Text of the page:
My Texas Sage I blogged about last week is fading, but my Silverado variety is blooming this week, offering cool greys and purples

I love this little zinnia because my son brought it home from school for me as a mother’s day present. One bloom on it then and look at it now. We go and check it out every time we are in the backyard.

Main attraction in the wildflower meadow right now is (I hope I identify this correctly) Mealy Blue Sage.

And finally Salvia Greggii, recovered from her haircut last month to encourage more blooming, is giving it her all

Hope your gardens are giving you lots of color and summer joy.

>Mystery Plant ID


Who can help me solve the mystery of this plant coming up in my front bed? At first I thought maybe a stray hydrangea…but who ever heard of that. It has small green berry-like structures along the stem. Single-leaf stems with serrated edges on the leaves. I’m just biding time to see what the fruiting structures do, but so far it’s kind of a cool looking plant. I have a thought that it might be a beautyberry but am unfamiliar with them so I’d love confirmation.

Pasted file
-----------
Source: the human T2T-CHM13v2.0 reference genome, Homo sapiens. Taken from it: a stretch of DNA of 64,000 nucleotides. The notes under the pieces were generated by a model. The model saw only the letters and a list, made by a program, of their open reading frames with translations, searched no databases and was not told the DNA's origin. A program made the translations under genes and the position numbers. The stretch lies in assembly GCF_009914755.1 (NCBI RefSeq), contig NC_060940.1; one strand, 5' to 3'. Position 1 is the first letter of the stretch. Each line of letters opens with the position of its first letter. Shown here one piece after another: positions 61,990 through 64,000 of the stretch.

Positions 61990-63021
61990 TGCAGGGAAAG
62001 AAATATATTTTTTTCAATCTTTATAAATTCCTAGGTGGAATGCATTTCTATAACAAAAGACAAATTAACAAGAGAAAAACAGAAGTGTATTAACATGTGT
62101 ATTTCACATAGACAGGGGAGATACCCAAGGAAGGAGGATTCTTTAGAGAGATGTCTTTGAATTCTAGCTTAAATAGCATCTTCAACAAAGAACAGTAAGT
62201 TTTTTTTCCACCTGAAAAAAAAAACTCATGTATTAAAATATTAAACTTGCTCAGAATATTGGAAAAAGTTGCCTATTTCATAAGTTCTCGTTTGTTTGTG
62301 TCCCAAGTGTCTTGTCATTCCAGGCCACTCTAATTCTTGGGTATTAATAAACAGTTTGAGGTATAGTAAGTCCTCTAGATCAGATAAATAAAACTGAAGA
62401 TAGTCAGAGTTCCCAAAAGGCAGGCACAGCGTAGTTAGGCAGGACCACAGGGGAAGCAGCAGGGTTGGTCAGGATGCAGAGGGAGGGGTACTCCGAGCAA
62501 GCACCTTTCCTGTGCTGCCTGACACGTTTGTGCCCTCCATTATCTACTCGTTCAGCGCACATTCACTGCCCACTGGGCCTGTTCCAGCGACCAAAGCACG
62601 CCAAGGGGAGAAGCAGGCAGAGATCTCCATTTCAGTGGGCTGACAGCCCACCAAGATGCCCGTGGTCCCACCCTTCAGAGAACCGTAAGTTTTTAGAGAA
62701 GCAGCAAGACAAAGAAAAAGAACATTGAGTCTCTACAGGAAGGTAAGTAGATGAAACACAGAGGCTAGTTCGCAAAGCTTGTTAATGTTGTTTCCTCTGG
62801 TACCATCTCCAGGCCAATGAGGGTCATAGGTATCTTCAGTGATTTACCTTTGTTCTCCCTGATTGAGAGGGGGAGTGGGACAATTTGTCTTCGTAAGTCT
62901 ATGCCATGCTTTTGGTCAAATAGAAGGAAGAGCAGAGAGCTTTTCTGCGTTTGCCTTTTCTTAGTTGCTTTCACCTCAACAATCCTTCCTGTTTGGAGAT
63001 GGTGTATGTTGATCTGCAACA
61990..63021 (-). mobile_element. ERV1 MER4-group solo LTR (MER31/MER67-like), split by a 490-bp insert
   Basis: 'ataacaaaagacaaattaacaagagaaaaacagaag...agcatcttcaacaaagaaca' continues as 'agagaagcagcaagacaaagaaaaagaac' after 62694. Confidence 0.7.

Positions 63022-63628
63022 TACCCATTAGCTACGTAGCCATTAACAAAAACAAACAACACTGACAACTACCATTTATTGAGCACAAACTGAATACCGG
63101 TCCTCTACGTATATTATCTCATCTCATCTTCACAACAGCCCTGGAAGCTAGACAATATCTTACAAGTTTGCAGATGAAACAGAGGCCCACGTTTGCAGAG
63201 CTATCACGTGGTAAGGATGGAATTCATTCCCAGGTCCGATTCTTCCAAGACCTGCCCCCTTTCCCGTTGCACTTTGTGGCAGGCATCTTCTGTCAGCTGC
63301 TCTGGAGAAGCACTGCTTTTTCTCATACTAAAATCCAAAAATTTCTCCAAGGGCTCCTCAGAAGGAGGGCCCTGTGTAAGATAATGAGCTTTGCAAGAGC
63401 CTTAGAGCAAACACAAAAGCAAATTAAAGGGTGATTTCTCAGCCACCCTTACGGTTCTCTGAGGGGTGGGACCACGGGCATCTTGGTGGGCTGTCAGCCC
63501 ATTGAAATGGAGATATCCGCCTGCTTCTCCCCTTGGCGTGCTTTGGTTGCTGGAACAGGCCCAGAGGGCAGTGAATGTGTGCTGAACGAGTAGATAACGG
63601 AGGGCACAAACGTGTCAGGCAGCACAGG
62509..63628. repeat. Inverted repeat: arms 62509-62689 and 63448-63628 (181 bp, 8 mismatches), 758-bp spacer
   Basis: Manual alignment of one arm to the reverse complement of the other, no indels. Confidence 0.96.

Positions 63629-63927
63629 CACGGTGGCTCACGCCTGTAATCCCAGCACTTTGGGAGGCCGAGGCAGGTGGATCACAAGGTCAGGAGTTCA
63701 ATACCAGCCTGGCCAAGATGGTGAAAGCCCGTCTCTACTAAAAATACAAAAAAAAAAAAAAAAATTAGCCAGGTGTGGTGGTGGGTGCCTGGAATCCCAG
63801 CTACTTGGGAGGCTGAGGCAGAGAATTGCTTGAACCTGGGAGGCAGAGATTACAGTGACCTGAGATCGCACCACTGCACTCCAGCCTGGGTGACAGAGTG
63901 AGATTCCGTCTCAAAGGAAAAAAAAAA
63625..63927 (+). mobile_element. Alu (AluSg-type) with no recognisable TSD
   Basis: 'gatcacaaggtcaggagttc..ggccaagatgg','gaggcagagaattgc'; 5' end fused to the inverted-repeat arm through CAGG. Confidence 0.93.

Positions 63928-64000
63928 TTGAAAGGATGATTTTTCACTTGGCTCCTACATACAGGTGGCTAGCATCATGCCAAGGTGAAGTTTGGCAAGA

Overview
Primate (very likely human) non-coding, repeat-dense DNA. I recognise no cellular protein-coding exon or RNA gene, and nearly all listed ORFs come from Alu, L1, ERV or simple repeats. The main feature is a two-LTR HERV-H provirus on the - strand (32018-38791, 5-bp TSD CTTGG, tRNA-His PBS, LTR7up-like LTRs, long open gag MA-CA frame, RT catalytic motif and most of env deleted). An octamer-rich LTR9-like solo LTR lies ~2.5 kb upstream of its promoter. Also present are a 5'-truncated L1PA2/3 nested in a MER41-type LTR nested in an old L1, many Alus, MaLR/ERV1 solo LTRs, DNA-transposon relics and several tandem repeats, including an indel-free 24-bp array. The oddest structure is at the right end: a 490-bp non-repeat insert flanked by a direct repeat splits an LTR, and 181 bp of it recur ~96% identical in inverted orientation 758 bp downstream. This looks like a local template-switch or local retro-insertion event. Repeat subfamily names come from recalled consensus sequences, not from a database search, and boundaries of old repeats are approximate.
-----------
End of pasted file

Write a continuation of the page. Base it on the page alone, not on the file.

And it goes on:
>Leucophyllums- shockingly strong and beautiful!

>I love Texas sage. Ever since I moved down to Austin I have been drawn in by it’s silver-blue foliage and sudden flowering triggered by rain. My first house here had Silverado Sages along the sides and they grew beautifully tall, even keeping their bushiness thanks to more natural-shaped pruning. The more heat they get, the better they look. And they are beautifully drought-tolerant. They bloom in repeated cycles, summer to fall, usually triggered by some rain showers. And it prefers full sun and alkaline soils. What more could an Austinite ask for?

My current house has Texas sages in the front, back and, my favorite, out on the corner of the lot. But the ones on the corner of the lot are a bit greener than “Silverado ” and have a more vivid purple flower. Not the lavender you see on others. And ever since I moved in, my sages have always lagged behind on blooming compared to others in the neighborhood. Everyone else’s blooms and mine don’t Then about a 2 weeks later, literally overnight, my corner sages light up in purple.